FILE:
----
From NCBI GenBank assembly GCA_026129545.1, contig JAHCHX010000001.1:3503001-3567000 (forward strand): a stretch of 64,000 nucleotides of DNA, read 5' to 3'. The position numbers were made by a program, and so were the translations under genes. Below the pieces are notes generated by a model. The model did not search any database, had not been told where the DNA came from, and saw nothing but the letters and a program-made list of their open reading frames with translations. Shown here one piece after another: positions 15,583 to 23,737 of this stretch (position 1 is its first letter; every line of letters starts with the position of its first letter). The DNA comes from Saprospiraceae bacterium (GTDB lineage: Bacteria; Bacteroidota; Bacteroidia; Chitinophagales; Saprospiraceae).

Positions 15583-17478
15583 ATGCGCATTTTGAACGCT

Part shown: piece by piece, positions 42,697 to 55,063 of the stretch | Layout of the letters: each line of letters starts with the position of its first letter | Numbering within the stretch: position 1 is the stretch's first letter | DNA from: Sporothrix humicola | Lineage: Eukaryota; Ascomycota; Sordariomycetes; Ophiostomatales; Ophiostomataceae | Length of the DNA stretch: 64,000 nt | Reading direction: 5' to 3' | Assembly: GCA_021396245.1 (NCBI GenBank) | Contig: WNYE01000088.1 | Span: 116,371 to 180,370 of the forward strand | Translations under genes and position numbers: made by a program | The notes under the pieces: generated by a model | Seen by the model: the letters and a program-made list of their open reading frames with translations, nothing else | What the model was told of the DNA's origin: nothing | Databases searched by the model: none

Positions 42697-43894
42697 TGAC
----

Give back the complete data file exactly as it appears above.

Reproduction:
From NCBI GenBank assembly GCA_026129545.1, contig JAHCHX010000001.1:3503001-3567000 (forward strand): a stretch of 64,000 nucleotides of DNA, read 5' to 3'. The position numbers were made by a program, and so were the translations under genes. Below the pieces are notes generated by a model. The model did not search any database, had not been told where the DNA came from, and saw nothing but the letters and a program-made list of their open reading frames with translations. Shown here one piece after another: positions 15,583 to 23,737 of this stretch (position 1 is its first letter; every line of letters starts with the position of its first letter). The DNA comes from Saprospiraceae bacterium (GTDB lineage: Bacteria; Bacteroidota; Bacteroidia; Chitinophagales; Saprospiraceae).

Positions 15583-17478
15583 ATGCGCATTTTGAACGCT

Part shown: piece by piece, positions 42,697 to 55,063 of the stretch | Layout of the letters: each line of letters starts with the position of its first letter | Numbering within the stretch: position 1 is the stretch's first letter | DNA from: Sporothrix humicola | Lineage: Eukaryota; Ascomycota; Sordariomycetes; Ophiostomatales; Ophiostomataceae | Length of the DNA stretch: 64,000 nt | Reading direction: 5' to 3' | Assembly: GCA_021396245.1 (NCBI GenBank) | Contig: WNYE01000088.1 | Span: 116,371 to 180,370 of the forward strand | Translations under genes and position numbers: made by a program | The notes under the pieces: generated by a model | Seen by the model: the letters and a program-made list of their open reading frames with translations, nothing else | What the model was told of the DNA's origin: nothing | Databases searched by the model: none

Positions 42697-43894
42697 TGAC